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Root Canals

Endodontic (root canal) treatment is generally successful. In the rare cases when root canal treatment fails, it may be possible to save the tooth with a minor surgical procedure (root canal surgery).

Endodontic surgery may be needed because of chronic infection, root anatomy variations or calcifications, or to repair root perforations.

One of the most common endodontic surgical procedures is an apicoectomy. This is an in-office procedure where the root tip of the tooth is treated. The area around the tooth is anaesthetized with a local anaesthetic. The root tip of the tooth is exposed. If there is any infected tissue around the root end, it is removed so that healthy bone can then grow in around the root. If the root end is not adequately been sealed, a small filling can be placed at this time. It may take a number of months before the bone completely heals around the root end.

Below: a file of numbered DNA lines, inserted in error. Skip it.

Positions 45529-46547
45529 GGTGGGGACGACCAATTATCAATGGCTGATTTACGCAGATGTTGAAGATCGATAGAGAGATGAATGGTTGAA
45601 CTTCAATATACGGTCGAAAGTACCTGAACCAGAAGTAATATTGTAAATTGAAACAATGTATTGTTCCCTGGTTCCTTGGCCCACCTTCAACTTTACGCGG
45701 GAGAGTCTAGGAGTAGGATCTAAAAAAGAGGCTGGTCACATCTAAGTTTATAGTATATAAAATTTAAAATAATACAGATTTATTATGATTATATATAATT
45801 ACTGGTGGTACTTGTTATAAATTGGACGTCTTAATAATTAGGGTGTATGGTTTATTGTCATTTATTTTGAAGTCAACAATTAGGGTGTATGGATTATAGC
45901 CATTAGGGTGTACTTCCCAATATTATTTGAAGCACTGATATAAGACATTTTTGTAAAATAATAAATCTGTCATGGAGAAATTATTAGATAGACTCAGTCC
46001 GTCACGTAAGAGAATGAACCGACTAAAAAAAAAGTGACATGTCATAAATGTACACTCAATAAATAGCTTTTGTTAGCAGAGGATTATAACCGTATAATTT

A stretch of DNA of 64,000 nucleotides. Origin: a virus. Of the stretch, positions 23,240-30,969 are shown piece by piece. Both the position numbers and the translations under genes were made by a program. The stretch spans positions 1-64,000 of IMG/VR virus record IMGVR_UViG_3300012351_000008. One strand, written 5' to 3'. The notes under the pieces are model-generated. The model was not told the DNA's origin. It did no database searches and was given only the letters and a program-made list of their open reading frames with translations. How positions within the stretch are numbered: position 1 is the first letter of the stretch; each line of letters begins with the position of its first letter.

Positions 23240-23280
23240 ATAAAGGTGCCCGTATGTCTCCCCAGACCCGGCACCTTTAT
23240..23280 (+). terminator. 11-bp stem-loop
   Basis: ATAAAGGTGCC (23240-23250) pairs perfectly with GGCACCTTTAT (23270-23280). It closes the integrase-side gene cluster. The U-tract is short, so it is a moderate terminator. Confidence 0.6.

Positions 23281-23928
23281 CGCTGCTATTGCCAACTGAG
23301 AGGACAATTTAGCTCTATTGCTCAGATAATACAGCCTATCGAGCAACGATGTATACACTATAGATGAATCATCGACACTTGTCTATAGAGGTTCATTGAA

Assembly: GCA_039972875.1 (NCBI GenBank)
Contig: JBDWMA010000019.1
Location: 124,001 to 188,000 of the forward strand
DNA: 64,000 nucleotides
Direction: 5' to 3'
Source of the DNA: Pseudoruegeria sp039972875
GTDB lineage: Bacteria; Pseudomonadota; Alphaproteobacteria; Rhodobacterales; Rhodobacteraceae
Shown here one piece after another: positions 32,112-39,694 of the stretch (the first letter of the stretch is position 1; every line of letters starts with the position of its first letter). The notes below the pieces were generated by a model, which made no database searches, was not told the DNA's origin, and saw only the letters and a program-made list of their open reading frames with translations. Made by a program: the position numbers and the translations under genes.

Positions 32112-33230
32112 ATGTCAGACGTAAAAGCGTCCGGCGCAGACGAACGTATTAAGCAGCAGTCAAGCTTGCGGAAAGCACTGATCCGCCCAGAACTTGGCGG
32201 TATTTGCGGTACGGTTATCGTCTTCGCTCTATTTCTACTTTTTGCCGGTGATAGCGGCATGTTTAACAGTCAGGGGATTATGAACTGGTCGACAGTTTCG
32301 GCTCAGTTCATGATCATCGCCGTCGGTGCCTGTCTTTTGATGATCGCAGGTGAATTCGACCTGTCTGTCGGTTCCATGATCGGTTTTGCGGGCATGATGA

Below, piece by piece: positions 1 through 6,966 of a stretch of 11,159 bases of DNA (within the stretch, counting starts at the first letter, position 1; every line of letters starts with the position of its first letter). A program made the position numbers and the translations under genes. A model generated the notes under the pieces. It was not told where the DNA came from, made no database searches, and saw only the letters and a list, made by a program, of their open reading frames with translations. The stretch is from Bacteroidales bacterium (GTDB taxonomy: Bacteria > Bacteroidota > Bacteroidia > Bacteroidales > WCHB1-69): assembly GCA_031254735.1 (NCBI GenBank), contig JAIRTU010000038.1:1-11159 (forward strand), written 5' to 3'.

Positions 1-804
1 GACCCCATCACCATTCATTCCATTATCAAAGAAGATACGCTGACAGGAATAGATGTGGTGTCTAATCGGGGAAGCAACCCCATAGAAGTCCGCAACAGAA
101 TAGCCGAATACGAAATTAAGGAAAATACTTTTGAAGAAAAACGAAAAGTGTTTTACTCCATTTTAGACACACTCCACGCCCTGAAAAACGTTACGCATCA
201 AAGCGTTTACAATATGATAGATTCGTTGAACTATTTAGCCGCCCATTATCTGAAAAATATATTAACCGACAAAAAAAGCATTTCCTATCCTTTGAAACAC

A hemisection or root amputation are other types of surgery that can be done on root canaled teeth. A hemisection is when one root of a lower molar, which has two roots is removed. A root amputation is when one of the three roots of an upper molar is removed. These procedures are performed on multi-rooted teeth where one root cannot be treated with root canal therapy but others have been successfully treated. A hemisection or root amputation may also be required if there is extensive bone loss around one root. These procedures leave a smaller tooth in the original tooth space. Your dentist will discuss options to fill this space.

As in most surgical procedures, no guarantees can be given as to the results of the treatment but endodontic surgery is an excellent opportunity to save your tooth.

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